You know how I thought I was almost done my revisions for KNAVE'S HONOR (sequel to THE NOTORIOUS KNIGHT (available now)?
Cue the maniacal laughter.
Because as I was literally taking the last chapter out of my printer at 11 p.m. Friday night, I have a moment of illumination. A revelation. A real slap-myself-on-the-forehead experience.
There is an element of the plot that, if you've been reading my blog, concerns the Big Research Correction that made writing THE NOTORIOUS KNIGHT such an, ahem, interesting experience. Now, it was really important in TNK, and because the main characters in this series are linked by family ties, I felt very strongly that that element had to come into play, at least in some way, in KNAVE'S HONOR. So I put it in at the end.
During our revision discussion, my Esteemed Editor suggested removing it. Completely.
But wait, says I! It's important! Not so much in this book, but having made such a huge deal out of it in the previous book, and considering these characters are related, my readers will surely wonder if I just drop that concern entirely. And it's not as if I dwell on it at any great length. It's about a page.
Okaaaay, EE concedes.
So I am pleased, but I continue to be a tad puzzled by EE's objection. I mean, it was only one page. It's important, and I don't dwell. It's only one page.
Then, on Friday night, it hits me.
If it's so important, why is it only one page?
And then something else strikes me in the next few seconds.
I've got the focus of that part wrong. What is revealed isn't what's important (and in this story, it's really not); it's the fact that by this time in the story, the relationship between the hero and heroine is such that the heroine is absolutely going to believe the hero's explanation, no questions asked.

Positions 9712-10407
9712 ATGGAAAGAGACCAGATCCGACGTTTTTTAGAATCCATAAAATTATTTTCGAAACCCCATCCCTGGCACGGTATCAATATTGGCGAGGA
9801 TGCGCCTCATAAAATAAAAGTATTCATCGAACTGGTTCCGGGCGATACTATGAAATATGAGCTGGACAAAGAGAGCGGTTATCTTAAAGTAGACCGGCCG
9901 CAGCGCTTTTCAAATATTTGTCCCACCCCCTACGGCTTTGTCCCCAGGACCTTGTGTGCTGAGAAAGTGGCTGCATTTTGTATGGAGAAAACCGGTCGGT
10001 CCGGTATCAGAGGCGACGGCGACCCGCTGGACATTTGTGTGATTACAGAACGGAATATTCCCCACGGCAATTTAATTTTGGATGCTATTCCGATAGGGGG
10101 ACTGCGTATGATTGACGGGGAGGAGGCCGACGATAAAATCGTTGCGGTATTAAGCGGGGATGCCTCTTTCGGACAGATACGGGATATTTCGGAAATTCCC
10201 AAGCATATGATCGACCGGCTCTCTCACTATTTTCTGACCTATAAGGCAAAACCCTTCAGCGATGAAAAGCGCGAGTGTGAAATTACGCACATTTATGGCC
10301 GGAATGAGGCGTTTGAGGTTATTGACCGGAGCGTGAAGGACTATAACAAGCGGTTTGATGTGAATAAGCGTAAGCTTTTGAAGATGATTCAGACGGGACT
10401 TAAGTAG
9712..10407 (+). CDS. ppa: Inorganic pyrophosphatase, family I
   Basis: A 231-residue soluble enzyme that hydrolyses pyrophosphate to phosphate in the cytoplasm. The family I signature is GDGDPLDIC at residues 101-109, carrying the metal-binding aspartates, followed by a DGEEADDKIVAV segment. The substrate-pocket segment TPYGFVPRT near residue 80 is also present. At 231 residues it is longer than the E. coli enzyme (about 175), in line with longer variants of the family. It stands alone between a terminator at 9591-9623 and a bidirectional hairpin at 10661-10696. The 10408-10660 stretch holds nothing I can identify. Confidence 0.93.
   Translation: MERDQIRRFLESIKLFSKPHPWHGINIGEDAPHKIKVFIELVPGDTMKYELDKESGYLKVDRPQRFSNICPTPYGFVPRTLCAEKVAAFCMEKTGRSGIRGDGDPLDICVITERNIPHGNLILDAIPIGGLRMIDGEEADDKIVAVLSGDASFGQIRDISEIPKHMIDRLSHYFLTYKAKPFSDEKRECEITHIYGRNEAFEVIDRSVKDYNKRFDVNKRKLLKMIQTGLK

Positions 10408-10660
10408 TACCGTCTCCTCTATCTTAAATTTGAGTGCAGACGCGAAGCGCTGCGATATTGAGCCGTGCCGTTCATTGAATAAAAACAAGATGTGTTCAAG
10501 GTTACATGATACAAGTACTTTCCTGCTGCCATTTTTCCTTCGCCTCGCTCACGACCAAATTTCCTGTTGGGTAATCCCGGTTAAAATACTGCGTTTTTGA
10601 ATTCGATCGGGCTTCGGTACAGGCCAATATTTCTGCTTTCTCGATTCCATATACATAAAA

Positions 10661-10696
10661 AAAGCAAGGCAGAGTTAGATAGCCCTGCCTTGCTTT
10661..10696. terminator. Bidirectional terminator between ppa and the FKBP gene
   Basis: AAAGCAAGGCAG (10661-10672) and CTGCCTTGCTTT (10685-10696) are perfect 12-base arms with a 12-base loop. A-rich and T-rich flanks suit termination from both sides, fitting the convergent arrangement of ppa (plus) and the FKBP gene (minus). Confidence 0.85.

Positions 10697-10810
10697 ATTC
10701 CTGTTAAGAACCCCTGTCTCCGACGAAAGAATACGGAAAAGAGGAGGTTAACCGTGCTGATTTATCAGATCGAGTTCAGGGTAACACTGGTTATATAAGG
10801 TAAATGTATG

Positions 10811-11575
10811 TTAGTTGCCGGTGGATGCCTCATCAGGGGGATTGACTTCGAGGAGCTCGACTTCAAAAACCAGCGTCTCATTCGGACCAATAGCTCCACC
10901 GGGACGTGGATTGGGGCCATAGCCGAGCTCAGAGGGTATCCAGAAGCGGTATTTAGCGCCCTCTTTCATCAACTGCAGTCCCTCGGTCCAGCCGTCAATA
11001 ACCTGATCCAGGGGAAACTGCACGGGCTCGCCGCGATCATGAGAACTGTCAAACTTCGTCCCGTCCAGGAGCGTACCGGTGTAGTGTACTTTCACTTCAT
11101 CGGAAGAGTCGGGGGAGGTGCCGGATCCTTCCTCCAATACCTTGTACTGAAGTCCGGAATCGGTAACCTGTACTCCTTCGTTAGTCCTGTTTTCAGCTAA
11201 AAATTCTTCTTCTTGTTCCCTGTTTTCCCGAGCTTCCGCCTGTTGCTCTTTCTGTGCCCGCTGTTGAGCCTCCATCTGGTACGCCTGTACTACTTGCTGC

It's the trust that's important, not the research thing.
So I have some serious rewriting to do of the last two chapters. And as I go through the rest of the manuscript again, I have to be aware of that revelation, and why the hero is loath to tell the heroine. In other words, without adding a lot of internal brooding, I have to make sure to weave that element into the story sooner, and make it more important.
This is another case, I think, of an editor realizing there's a problem with a part of a book, but despite her experience, being unable to say exactly what it is. This can be frustrating for the author, but I'm sure it's no picnic for the editor, either. I mean, they know something needs to be fixed, but can't say exactly what, or give any specific suggestions as to how. And that's (one part of) her job.
To give another example: a different editor initially had problems with the hero of TEMPT ME WITH KISSES. She couldn't say exactly what was wrong with him, though. Just something seemed off -- he lacked a certain edge, perhaps, or something like that.
So back I went to the manuscript, with only the information that something wasn't quite right with the hero, and he maybe seemed a little "soft." Or something.
I phoned her back later that day and said, "He gets too happy too fast."
"Exactly!" cried she.
First thing I did to the text? Every time the hero smiled in the first several chapters, I deleted the smile. There was more to the make-over than that, but that was the first, simple fix.
Now back to KNAVE'S HONOR.
One encouraging thing: many people really liked the final version of Caradoc, the hero of TEMPT OF ME KISSES.